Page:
How Labor lost the federal election SO badly

Thu, 07 Nov 2019  |  

This article first appeared on the Yahoo Finance website on 20 May 2019 at this link: 

How Labor lost the federal election SO badly

The Coalition did not win the election, Labor lost it.

The tally since 1993 for Labor is a devastating seven losses out of nine Federal elections. By the time of the next election in 2022, Labor will have been in Opposition for 23 of the last 29 years. Miserable.

The reasons for Labor’s 2019 election loss are much more than the common analysis that Labor’s policy agenda on tax reform was a big target that voters were not willing to embrace.

Where the Labor Party also capitulated and have for some time was in a broader discussion of the economy where it failed dismally to counter the Coalition’s claims about “a strong economy”.

In what should have been political manna from heaven for Labor, the latest economic data confirmed Australia to be in a per capita recession. This devastating economic scorecard for the Coalition government was rarely if ever mentioned by Labor leader Bill Shorten and his team during the election campaign.

This was an error.

If Labor spoke of the “per capita recession” as much as the Coalition mentioned a “strong economy”, voters would have had their economic and financial uncertainties and concerns confirmed by an elevated debate on the economy based on facts.

This parlous economic position could have been cited by Labor for its reform agenda.

Voters should have questioned and doubted the Coalition’s “strong economy” slogan. If Labor had campaigned on the per capita recession, it would have been in touch with people’s financial insecurity and made voters think twice about the economic management credentials of the government.

As part of this use of facts on the economy, Labor could have highlighted the productivity destroying collapse in business investment under the Liberal’s watch. As a share of GDP, business investment is at a 25 year low, back at the level prevailing in the early 1990s recession.

Campaigning on this fact could have undermined the perception that the economy and business does well under the Coalition. There is no record of anyone in the Labor leadership group mentioning this, even once.

While wages growth was a top tier issue in the election, Labor struggled to show how it would restore wages growth. This cost it dearly.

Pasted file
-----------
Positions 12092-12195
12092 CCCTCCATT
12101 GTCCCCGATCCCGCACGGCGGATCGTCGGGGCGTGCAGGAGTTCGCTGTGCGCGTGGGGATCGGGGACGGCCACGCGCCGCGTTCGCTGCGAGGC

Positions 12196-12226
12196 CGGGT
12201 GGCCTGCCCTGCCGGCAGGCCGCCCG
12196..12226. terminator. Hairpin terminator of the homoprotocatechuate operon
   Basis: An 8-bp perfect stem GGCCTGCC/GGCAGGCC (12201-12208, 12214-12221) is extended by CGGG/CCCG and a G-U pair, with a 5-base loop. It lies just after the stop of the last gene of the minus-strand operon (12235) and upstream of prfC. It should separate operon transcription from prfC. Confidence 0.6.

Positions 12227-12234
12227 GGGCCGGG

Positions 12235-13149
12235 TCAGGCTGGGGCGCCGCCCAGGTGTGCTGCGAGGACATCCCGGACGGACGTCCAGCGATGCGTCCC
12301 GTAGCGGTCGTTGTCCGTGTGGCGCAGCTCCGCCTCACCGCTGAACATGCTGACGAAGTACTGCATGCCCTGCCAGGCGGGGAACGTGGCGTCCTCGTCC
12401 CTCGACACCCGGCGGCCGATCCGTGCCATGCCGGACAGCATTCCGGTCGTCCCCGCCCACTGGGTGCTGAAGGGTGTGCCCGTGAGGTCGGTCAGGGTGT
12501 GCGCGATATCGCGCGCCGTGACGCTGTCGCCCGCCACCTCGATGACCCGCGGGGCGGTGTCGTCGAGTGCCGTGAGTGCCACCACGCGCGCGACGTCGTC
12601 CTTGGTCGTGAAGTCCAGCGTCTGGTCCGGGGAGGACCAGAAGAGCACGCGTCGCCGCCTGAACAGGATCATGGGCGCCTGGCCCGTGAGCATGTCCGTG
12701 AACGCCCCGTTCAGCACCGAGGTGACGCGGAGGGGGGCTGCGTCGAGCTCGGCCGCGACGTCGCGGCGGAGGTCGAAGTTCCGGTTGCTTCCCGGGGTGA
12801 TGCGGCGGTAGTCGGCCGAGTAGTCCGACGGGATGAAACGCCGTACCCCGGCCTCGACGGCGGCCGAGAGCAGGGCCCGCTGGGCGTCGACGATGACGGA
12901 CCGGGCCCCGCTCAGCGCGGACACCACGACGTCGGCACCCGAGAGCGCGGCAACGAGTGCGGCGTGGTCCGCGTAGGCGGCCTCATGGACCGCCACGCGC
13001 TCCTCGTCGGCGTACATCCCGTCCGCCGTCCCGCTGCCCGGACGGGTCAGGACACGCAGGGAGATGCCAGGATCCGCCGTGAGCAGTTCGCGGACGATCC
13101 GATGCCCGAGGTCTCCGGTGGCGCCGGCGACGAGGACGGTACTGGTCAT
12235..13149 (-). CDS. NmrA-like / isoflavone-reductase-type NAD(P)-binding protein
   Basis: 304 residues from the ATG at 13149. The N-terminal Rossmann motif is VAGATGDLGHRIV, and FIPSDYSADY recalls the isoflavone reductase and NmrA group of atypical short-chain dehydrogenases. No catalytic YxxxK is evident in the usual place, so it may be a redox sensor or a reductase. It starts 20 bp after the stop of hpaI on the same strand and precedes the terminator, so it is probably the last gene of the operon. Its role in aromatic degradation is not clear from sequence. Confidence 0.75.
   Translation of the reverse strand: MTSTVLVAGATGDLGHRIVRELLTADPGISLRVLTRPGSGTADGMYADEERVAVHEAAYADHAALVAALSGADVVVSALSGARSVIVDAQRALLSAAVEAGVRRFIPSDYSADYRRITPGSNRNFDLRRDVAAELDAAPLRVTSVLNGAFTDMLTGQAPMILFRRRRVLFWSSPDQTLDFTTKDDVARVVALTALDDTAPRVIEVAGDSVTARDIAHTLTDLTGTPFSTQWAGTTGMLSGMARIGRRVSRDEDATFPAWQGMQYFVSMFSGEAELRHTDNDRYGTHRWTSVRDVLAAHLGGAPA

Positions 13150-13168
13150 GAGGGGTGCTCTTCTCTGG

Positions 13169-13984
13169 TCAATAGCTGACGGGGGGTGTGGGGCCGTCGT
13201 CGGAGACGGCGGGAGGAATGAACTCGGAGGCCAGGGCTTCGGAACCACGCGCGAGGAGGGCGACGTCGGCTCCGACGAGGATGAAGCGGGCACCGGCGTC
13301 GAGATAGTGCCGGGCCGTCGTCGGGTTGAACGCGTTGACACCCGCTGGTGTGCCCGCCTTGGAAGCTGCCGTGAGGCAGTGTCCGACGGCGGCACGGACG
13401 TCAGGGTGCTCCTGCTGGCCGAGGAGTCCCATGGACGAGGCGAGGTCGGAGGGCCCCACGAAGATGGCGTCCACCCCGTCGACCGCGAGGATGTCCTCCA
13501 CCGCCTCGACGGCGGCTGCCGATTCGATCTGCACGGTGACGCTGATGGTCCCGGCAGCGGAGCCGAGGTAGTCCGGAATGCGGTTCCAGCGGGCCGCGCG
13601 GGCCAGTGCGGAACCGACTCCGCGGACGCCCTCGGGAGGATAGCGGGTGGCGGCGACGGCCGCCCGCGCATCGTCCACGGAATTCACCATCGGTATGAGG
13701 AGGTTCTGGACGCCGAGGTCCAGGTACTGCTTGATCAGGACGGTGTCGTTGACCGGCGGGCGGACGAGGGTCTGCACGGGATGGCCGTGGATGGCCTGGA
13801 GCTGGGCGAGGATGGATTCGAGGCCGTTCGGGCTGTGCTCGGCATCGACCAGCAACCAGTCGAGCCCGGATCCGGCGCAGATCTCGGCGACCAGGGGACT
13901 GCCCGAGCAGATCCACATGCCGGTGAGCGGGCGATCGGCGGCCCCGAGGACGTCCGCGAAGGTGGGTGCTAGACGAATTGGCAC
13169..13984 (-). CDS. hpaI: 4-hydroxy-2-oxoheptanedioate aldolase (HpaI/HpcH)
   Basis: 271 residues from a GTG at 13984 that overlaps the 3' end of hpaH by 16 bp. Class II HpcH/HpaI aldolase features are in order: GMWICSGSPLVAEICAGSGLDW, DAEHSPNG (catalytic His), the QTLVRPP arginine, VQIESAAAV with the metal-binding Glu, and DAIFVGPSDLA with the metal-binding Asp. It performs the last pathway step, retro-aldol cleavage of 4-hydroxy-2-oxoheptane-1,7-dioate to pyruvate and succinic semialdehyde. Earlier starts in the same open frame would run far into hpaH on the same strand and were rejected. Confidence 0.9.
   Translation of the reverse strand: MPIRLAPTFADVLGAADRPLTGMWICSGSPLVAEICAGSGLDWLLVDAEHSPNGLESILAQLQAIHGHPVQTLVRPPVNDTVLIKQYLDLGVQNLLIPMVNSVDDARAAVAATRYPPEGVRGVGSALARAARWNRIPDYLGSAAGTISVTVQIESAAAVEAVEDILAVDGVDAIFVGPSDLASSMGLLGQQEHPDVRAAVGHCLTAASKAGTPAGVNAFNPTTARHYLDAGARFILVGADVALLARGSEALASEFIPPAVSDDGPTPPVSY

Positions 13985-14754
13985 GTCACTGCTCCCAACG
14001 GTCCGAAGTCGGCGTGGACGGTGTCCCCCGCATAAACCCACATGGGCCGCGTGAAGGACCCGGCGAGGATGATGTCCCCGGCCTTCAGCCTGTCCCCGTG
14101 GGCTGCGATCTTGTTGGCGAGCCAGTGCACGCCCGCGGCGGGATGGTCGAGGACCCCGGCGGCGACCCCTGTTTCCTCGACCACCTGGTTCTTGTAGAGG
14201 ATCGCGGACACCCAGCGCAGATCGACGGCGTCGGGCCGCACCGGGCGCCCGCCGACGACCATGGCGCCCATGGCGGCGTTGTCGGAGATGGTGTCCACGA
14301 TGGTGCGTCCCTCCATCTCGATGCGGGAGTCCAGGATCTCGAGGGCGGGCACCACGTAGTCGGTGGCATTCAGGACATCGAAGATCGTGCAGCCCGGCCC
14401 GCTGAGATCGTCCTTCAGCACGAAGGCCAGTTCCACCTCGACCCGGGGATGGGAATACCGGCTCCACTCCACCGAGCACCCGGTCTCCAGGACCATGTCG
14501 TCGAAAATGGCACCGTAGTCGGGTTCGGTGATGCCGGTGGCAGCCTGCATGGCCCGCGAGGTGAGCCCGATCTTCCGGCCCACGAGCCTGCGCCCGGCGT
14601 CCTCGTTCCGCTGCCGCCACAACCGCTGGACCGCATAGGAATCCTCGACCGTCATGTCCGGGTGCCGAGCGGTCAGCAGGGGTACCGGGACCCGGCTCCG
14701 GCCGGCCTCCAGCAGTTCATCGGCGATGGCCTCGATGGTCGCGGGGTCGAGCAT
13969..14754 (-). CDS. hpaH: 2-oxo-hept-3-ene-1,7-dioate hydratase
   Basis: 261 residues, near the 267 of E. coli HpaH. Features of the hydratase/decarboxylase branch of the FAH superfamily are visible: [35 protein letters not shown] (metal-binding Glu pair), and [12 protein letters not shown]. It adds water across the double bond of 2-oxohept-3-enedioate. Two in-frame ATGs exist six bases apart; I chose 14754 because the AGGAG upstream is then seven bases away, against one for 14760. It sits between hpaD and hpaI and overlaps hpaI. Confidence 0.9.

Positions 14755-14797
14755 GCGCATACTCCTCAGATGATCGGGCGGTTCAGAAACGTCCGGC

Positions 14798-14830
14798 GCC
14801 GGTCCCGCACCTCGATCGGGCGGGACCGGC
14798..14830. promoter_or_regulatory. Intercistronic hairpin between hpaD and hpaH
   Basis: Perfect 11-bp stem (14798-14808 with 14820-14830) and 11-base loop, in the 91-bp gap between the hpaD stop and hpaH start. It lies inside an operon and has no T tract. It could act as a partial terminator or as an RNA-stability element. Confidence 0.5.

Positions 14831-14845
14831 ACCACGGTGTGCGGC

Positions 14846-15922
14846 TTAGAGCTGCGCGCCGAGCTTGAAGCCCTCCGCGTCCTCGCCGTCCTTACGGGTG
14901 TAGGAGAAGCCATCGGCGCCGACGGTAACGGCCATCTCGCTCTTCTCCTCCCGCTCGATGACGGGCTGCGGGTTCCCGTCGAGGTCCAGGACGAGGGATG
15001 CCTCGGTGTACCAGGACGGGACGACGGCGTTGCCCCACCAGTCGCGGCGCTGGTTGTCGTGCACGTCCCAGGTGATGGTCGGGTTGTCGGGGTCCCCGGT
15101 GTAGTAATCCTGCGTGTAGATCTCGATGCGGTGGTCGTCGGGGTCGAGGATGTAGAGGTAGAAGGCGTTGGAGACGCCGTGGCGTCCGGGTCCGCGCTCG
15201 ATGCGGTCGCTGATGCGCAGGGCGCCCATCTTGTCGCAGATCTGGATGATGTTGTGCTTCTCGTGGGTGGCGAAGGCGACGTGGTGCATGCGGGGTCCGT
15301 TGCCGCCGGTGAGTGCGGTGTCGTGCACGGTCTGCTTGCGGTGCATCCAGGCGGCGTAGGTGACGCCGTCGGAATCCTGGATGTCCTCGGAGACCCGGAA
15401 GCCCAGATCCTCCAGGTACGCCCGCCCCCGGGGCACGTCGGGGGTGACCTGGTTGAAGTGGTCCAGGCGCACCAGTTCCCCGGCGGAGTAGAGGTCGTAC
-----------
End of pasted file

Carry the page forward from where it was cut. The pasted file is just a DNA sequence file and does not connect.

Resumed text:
For Labor, there was a bit of fluffing around with restoring penalty rates and wage subsidies to childcare workers, but it completely and utterly ignored the proven driver of accelerating wages – growing the economy faster.

To tell voters how it could have helped spur economic growth and as a result deliver a pick up in wages, Labor could have spoken of reform to the Reserve Bank of Australia including a reinforced commitment to the existing 2 to 3 per cent inflation target as a means to achieve this. Further, it could have also ramped up its plan for immediate income tax cuts and have them skewed heavily to low income earners who would spend that extra cash and kick start the economy.

These are relatable issues and policy changes that could have seen Labor as the party of strong growth, with a simple and understandable plan for lower unemployment and higher wages growth.

Labor could have even embraced a target for the unemployment rate – something like 4 per cent for 2022 as a show of confidence in its ability to grow the economy and boost wages.

Part of a stronger growth plan could have also reiterated and highlighted enhanced economic linkages into Asia, which is still the fastest growing part of the global economy. Voters know how important Asia is to Australia and it would have been relatively easy for Labor to use this narrative to communicate with the electorate.

`The Coalition’s “strong economy” claims could have been further demolished if Labor campaigned on the current wealth destruction from the collapse in house prices. Prices are down more than 10 per cent, wiping off over half a trillion dollars from wealth.

They could have also spoken of the 1.8 million Australians currently unemployed or underemployed as a sign of a weak, not strong economy.

These are telling facts on the economy that Labor rarely raised in the campaign.

It cost them the election not to campaign heavily on the economy.

The problem with Labor’s willingness to campaign on the economy dates back to former leader Kim Beasley who in the early 2000s, distanced Labor from the massive reform success of the Hawke / Keating era. Labor was meek in the wake of a Coalition campaign at that time about interest rates and Labor’s role in the early 1990s recession.

Labor is still scared.

A large majority of voters judge the Coalition to be better managers of the economy than Labor. This is despite the facts of GDP, employment growth and wages show Labor to be at least as successful in managing the economy.

If Labor want to win the 2022 election, it needs its leader and economic ministers – whomever they are - to be mongrels on the economy. To take the data on the economy and when it is bad, call it out loud and clear. The gap in the electorate’s perception on which side is the better economic manager widened against Labor in the recent campaign.

If it had campaigned on the economy, the per capita recession, household wealth destruction and the 1.8 million Australians not working the number of hours they would wish, the election result might have been very different.